Amid a hushed audience in Bikaner House on Monday evening, images — of what seemed like dreamscapes, at one point, with convoluted figures, aptly titled “Freud/Jung” series, streaming in an out at another — flashed past the viewers’ line of sight. A series of untitled abstract landscapes, a result of a deliberate process, held the attendees in a spell, while the “Fractral” series, with ornate patterns awash in pastel shades on linen, propelled the eye into a deeper trance. In front of the slides was Anil
Revri, 61, as he introduced his work to a compact audience. Revri, a Sir JJ School of Art, Mumbai, and Corcoran College of Art + Design, Washington, alumnus, is a man of few words. Instead, he lets his four decades of artwork speak. Marrying intricate usage of symbols, strips and dots, with the tantric chakras and other spiritual motifs, Revri’s language conjures up illusions, complete with harmony and balance. He began his artistic career in 1976, after graduating from Sir JJ School of Art, and shuttled between Europe and India, before moving to Washington DC in 1982. His style, hence, borrows from Western art history, formal education and the art training at home. “In those days, there weren’t so many opportunities in the commercial sense, but there was more scope for learning. I was more focused on the quieter works of, for instance, Mark Rothko, even though it was a booming period in Indian art. However, I was also influenced by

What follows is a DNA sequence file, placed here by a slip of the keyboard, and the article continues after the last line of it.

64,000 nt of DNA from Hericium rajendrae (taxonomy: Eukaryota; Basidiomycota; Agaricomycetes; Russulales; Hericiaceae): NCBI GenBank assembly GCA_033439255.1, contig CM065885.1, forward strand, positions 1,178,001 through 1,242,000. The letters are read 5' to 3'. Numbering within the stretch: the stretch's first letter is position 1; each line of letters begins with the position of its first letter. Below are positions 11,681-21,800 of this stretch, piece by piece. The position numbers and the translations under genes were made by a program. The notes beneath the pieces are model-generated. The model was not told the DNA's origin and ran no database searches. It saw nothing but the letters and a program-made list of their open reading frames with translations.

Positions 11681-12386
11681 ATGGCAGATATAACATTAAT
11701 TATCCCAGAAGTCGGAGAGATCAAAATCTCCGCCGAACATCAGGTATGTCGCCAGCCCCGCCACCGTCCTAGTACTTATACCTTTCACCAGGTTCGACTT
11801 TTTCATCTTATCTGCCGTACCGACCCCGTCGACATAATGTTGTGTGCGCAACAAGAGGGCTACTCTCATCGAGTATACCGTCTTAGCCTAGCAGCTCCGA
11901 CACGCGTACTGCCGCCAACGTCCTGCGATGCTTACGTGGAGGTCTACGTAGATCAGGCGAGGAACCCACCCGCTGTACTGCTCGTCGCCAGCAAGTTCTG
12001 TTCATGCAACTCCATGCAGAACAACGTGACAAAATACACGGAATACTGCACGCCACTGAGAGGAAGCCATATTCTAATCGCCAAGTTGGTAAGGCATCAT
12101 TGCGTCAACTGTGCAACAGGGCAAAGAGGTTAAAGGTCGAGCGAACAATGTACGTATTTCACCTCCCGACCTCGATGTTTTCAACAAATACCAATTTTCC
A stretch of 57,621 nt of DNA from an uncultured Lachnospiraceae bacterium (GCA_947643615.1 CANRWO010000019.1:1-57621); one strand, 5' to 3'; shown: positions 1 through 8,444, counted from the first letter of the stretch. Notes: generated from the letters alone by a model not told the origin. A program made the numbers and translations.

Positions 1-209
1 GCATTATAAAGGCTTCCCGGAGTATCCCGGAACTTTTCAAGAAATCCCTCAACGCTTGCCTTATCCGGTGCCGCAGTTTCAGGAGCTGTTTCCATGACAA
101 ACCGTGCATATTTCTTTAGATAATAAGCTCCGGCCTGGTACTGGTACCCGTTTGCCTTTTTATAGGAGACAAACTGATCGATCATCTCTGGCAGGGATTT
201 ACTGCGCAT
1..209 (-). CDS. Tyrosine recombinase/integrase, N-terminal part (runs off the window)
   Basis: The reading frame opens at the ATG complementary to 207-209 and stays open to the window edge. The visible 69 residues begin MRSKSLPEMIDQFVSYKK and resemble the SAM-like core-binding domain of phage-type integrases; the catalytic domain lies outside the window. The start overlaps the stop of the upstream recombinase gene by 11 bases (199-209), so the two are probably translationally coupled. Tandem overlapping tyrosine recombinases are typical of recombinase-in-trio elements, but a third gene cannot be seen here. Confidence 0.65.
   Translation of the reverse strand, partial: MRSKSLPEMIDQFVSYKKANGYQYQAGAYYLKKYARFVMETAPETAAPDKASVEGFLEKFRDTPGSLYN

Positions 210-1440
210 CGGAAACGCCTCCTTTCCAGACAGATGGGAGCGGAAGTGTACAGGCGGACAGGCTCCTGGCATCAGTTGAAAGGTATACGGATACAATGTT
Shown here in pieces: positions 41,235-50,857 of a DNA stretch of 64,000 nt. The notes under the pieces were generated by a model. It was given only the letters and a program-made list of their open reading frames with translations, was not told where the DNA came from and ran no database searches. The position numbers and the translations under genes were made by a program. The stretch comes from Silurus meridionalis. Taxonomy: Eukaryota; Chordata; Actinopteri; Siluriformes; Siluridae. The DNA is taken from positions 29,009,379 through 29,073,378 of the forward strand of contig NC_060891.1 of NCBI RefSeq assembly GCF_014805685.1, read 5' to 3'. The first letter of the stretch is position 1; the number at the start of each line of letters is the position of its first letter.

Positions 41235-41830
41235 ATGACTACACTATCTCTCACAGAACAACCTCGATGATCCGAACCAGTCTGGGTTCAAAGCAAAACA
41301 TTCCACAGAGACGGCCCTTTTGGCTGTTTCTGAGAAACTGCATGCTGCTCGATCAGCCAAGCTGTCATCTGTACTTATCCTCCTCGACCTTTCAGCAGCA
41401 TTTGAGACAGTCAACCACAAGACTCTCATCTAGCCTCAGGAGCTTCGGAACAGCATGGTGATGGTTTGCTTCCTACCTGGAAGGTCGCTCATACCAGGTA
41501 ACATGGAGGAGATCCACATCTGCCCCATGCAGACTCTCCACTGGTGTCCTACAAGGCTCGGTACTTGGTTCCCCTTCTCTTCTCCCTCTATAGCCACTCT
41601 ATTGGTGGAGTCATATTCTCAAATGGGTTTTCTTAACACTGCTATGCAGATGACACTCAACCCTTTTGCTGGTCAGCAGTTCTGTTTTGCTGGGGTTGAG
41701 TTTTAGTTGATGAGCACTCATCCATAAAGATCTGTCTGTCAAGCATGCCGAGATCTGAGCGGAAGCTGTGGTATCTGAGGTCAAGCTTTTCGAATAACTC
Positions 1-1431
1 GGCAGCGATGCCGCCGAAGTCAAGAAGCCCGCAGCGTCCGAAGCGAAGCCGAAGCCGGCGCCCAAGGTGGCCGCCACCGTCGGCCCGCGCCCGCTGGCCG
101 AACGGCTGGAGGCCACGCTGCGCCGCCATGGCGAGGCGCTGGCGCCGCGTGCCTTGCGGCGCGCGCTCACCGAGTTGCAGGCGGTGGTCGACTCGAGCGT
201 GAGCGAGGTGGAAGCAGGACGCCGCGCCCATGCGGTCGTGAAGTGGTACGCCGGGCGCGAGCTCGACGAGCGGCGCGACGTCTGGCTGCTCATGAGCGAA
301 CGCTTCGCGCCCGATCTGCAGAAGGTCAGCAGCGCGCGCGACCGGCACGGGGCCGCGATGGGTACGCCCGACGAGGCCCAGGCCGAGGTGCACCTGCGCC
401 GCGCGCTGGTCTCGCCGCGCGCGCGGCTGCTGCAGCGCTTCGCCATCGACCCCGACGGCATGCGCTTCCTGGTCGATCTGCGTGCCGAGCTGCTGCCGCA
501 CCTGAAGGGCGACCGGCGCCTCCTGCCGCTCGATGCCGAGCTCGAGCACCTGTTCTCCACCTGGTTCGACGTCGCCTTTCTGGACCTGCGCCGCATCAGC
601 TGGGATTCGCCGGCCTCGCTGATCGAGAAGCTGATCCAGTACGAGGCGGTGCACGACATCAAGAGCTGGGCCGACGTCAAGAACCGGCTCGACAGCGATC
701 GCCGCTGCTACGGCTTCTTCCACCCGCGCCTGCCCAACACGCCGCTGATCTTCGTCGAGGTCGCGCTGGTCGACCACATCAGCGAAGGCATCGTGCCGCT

VS Gaitonde. In 1976, my work pretty much followed on his footsteps,” says Revri. The artist was also struck by a major event in his life — an accident during his college days in Mumbai, which affected his sense of smell. Much of his work is a result of what came after the impairment. “My sense of smell was acute and modern science says that smell evokes memory. So if the sense goes, so does the memory. A form of therapy to deal with this led to my style,” he says.
Three years back, Revri temporarily moved his base to Delhi, owing to the health of his father, now late journalist Inder Malhotra. “While I was here, a lot of people would ask what I’ve been doing, and I decided to hold this event as a part of reintroducing the older generation to my work, while also connecting with a younger audience,” he says. His previous exhibitions in the country include a show at the Vadehra Art Gallery in 2007 and a personal booth at the 2011 India Art Fair. “There are problems with exhibiting in India right now. The old works in India are hard to locate and getting works from the US will cost a fortune,” he says. But the session at Bikaner House, he says, could be a beginning for something. “You never know,” he says.
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